<p>Senators Pat Leahy, Arlen Specter, and Dick Durbin are co-sponsoring a new bill to help fight online identity theft, and yesterday they sent me an email about it. </p>

The banner at the top of the email read: “Fighting Cybercrime.”

Listen, I hate identity theft as much as the next guy, but why must we call it “cybercrime?” This isn't stuff out of a William Gibson novel, it’s an unofortunate part of our everyday lives.

And what’s with the banner? Yes, I get it, ones and zeroes equals “digital,” and “digital” equals “cyber.” Passports equal identity, and Leahy and Durbin equal… cybercrime fighters.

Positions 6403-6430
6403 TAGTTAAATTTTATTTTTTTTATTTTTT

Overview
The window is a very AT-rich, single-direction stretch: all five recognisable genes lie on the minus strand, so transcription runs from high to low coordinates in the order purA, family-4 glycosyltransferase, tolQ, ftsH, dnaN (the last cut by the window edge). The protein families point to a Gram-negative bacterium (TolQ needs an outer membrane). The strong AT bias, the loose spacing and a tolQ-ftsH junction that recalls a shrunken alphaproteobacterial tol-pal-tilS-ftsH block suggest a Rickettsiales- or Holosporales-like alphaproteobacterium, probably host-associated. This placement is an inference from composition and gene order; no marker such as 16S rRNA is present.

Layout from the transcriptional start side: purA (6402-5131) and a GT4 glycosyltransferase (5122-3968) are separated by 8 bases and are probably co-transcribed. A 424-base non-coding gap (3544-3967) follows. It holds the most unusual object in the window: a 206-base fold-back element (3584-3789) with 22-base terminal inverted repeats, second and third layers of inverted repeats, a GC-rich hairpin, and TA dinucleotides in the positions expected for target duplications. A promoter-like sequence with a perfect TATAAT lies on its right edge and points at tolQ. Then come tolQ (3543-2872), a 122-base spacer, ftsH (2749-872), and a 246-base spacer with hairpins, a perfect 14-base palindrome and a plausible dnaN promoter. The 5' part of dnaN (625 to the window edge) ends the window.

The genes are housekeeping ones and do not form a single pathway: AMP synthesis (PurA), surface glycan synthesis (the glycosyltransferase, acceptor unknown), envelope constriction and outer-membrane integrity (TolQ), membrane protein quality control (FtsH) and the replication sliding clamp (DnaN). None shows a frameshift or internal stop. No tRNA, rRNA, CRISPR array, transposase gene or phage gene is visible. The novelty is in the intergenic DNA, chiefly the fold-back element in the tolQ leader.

Throw in a monotype computer font (cyber!) and — BAM — we’re back in 1996 all over again.

It gets worse: somehow, someway, the designers found another monotype font to use, this one as bad as the first.

Message to legislators: more and more aspects of our identities are stored online, and that information is in danger of being stolen. It’s 2007; you can make this point perfectly clear without the aid of Bladerunner-esque phrases and imagery which, rather than paint you as cybercrime fighters of the future, actually make you look stuck in the Wayback Machine.